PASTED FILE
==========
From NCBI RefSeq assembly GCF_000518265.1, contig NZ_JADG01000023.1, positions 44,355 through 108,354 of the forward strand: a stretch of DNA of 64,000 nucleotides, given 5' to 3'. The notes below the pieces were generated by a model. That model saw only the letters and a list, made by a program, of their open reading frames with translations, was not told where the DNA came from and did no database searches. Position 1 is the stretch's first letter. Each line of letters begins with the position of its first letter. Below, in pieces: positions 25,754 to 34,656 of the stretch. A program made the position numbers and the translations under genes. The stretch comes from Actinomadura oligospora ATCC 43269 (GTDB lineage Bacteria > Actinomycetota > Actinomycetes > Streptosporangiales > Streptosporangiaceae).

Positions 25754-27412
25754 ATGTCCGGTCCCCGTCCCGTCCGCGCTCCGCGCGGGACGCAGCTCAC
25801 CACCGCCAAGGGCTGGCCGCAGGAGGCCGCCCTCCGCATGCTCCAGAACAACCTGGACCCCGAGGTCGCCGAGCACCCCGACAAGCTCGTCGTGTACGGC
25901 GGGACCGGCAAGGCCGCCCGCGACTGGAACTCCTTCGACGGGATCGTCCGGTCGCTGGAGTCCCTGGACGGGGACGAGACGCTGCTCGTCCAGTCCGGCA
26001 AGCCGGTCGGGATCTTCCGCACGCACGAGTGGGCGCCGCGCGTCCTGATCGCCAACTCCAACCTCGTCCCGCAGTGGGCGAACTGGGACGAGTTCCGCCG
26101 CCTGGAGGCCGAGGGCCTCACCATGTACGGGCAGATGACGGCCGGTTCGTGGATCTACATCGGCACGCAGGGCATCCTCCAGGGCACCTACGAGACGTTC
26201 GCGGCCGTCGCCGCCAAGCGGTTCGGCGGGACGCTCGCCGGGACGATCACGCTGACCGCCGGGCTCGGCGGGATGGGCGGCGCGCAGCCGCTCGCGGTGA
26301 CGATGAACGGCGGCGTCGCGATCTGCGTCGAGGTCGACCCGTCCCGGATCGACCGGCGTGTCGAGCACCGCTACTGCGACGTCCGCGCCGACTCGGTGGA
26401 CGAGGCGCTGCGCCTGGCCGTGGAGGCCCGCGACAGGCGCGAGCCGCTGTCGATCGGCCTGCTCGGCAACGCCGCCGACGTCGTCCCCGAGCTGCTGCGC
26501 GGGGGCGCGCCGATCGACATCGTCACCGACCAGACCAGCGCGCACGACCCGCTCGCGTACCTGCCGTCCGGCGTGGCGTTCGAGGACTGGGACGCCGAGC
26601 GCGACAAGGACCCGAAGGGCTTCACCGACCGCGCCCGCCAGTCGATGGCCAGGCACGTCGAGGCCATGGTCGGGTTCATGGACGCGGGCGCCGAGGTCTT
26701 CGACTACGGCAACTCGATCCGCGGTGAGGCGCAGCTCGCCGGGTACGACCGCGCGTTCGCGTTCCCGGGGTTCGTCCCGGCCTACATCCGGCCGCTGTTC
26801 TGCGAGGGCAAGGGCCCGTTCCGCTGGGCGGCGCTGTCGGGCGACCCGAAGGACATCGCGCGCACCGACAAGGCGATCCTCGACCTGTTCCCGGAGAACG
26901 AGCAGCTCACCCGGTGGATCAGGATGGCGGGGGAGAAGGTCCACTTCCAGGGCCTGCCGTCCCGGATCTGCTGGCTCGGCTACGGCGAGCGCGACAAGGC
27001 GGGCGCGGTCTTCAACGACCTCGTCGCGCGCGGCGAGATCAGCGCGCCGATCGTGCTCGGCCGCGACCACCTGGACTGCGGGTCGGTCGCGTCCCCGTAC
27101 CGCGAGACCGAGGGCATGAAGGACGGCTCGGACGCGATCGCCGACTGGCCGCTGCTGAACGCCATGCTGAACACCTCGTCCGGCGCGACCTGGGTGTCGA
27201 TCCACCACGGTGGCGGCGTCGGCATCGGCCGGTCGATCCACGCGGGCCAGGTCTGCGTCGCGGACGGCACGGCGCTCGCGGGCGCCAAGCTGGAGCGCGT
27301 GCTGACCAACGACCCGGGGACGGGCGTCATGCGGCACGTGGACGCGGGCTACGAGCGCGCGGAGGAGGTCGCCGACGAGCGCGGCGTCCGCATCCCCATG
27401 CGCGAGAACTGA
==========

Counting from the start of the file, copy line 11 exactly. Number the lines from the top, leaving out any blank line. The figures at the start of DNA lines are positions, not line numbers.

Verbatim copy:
26501 GGGGGCGCGCCGATCGACATCGTCACCGACCAGACCAGCGCGCACGACCCGCTCGCGTACCTGCCGTCCGGCGTGGCGTTCGAGGACTGGGACGCCGAGC